Discover more from The Nats Report
Will the Nationals answer Buster Olney's question. Will the Washington Nationals trade Juan Soto?
day, ESPN sportswriter Buster Olney published an article posing a simple question: Will the Nationals trade Juan Soto? But the real question is will the Nationals actually make the trade?
Today, ESPN sportswriter Buster Olney published an article posing a simple question: Will the Nationals trade Juan Soto? If you ask any Nationals fan, they probably say no because it would be hard to believe the organization would trade the new face of the franchise so soon after the retirement of Ryan Zimmerman. Who would be left to fill that role, Stephen Strasburg, the superstar pitcher whose face hasn't been seen since the 2019 World Series?
Fans caught a glimpse of what it will take to keep Soto back in March when GM Mike Rizzo put together a 13-year $350 million offer. At that time, Soto himself remained neutral and said in an ESPN article, "Yes, they made me an offer a few months ago, before the lockout. But right now, my agent and I think the best option is to go year by year and wait for free agency. My agent, Scott Boras, has control over the situation."
The article quoted Soto saying, "Anyway, I still think of Washington as the place where I would like to spend the rest of my career, so we will see." The Nationals want to keep Juan Soto around for a long time. However, there is also talk of putting the team on the market and General Manager Mike Rizzo in the last year of his contract. These things play a critical role in whether Soto gets or gets traded. Buster Olney mentions, "If the Lerner family is serious about selling the team, incoming ownership would likely prefer that any Soto trade occurs before the transfer of power takes place."
Is Trading Soto worth the risk?
Trading Soto is risky, but it pays out big. The risk is that the Nationals are giving away a future Hall of Fame inductee and somebody who has experience winning the World Series in the near term. The Nationals would also be giving away the franchise's new face, who appears in every commercial and promotion put on the screen or streamed over the web. If the Nationals leadership decides to trade Soto, many baseball teams would want him but would have to part with major franchise stars and prospects to land him. Additionally, Soto is expected to make $17.1 million in his first year of arbitration, putting him on a historical track to earn a record salary through arbitration in 2023. Free agency for Soto would begin in 2024.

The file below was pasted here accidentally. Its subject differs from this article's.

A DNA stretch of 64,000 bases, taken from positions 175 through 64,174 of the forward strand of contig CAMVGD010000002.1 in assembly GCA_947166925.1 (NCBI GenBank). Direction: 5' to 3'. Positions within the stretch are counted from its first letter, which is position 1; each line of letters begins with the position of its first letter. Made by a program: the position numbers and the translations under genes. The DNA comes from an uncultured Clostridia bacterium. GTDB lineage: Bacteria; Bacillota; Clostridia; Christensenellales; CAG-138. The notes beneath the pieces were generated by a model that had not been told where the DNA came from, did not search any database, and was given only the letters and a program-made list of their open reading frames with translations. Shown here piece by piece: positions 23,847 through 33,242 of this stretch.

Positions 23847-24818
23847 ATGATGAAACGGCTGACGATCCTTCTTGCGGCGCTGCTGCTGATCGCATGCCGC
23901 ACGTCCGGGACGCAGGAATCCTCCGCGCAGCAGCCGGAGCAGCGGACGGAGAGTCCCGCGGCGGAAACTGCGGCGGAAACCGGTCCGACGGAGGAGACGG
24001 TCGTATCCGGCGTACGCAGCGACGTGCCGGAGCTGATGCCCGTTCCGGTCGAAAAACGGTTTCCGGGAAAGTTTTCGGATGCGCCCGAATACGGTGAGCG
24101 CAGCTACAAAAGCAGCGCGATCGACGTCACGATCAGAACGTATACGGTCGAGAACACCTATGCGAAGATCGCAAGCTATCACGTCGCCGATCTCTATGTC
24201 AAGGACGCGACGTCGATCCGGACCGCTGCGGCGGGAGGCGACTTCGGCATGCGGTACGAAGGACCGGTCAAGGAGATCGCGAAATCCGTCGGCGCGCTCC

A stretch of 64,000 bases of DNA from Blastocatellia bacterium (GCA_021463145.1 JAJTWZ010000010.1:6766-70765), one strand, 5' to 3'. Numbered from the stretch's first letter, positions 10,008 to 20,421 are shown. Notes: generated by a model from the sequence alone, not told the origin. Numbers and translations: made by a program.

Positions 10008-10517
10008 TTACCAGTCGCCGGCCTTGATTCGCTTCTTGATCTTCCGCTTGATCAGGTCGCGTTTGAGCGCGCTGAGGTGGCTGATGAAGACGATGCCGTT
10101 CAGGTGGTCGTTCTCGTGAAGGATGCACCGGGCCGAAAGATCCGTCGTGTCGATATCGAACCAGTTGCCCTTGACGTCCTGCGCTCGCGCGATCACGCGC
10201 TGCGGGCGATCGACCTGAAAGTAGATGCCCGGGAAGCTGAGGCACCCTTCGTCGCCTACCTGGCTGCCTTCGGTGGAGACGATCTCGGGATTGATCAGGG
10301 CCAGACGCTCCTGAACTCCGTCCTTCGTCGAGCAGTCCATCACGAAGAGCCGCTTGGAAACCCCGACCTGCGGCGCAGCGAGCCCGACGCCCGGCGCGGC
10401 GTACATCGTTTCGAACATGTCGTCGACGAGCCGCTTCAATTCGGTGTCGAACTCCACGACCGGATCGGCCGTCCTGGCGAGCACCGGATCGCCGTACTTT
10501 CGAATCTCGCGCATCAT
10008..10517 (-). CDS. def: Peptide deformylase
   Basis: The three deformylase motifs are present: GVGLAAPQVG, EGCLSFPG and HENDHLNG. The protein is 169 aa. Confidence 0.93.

What could be a way for the team to lock up Soto for the long term with all that being said? Forget about locking Soto up for $30M per year in a 13-year contract. If the market value Soto is expected to command when he reaches free agency is $40M per year, offer him that now for, say, a five-year contract. That appears to be a win-win-win to me. If the Nats can't rebuild into a contender in 5 years with him, then holding on to him another seven years doesn't ensure success either. From Soto's perspective, after five years and $200M in earnings, he would still be only 28 years old and in his prime, ready to wheel and deal and make some real money. From the owner's perspective, having Soto locked for five years should represent more value to the sale of the company.
Exit question: would the current owners think paying $10M more for five years is a good exchange for not committing $30M per year for seven fewer years?
One thing is for sure; major change is coming to Nationals Park, so buckle up.